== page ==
America for Jesus is an opportunity for Americans to come before God in repentance at a critical juncture in the nation’s history read more
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God does not always respond to prayers, even those initiated out of great need.
Consider the times God has seemed not to answer your prayers when you asked for what you consider to be good things. Why didn't He come through? God doesn't answer our finest prayers if what we've asked for: would enable us to stay rooted in wrong understanding would allow us to hold onto something we need to release would enable us to follow a path away from His will.
God does not always respond to prayers, even those initiated out of great need, when the human soul is seeking a wrong answer. He does always respond, however, to obedience and surrender in the soul of a believer who has humbled himself and turned from his own personal agendas and wicked ways.
I believe God has said, "If you want to get everything you pray for, pray right prayers." Right prayers issue forth from a heart that desires to see His truth manifested and His will being done--and makes itself available to help carry out His will.
God doesn't need Christians who will take on the devil. He needs Christians who will humble themselves and trust in Him. He can take care of the power stuff Himself! read more
An evangelist told me about a trip he made to India a few years ago. Shortly after J. John arrived, he heard about a saintly woman called Sister Theresa (not Mother Teresa) who had a powerful gift of the word of knowledge. J. John was able to meet her, and he said to her, "If you have a word for me, I would be so grateful."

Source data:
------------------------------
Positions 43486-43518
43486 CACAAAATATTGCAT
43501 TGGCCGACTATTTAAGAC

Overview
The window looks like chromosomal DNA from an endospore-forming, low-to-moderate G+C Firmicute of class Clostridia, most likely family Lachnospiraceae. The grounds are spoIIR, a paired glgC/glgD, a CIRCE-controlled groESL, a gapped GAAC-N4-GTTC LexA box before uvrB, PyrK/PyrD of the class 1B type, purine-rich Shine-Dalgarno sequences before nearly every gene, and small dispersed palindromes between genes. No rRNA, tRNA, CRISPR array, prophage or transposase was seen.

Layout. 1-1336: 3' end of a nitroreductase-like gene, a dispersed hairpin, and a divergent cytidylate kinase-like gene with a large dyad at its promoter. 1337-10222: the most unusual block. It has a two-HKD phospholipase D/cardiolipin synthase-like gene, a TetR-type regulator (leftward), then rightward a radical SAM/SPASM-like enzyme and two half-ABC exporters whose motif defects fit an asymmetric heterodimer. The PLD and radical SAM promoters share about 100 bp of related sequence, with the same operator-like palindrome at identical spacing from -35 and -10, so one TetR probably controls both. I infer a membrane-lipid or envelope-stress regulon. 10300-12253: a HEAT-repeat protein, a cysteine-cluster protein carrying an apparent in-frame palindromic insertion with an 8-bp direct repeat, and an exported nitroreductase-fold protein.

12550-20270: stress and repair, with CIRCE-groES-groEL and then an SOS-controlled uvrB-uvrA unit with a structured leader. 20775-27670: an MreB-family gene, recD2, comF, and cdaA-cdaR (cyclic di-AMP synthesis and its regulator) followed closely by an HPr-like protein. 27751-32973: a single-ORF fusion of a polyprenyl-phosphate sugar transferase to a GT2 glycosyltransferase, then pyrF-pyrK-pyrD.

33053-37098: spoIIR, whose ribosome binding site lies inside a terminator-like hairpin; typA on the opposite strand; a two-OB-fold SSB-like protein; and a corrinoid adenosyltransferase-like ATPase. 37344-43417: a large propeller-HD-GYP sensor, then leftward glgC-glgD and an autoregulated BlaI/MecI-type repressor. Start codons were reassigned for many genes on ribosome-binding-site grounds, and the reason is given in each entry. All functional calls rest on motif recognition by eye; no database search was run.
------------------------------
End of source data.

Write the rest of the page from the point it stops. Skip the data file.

He said she turned around and left. He feared he had offended her. But she came back to him an hour or so later with a list of 13 items (some of which almost bowled him over they were so accurate), ending with these words, which he will never forget: "God likes your company and asks that you give Him two hours of your time every day. That's all. Goodbye." Wow! read more
What I call positive prayer affects us on a daily basis.
But what does "positive" really mean? Is it just "positive thinking"--the habit of putting the best face on all circumstances? Or is it, for a Christian, something much more?
I'm convinced it is. Some Christians you meet just radiate joy and hope, often in the face of circumstances or difficulties that many of us would find daunting. Are they overlooking their problems, deluding themselves about life's sometimes ugly realities?
No, they are not. I think what all of these Christians have found is something far more dynamic than merely thinking positively, fine though that is. It is what I would call "the power of positive prayer." The Christians you just love to be around when the flight is cancelled or the barbecue rained out are the people whose lives are soaked in the presence of God's promises and goodness. They are neither naive nor self-delusive about life.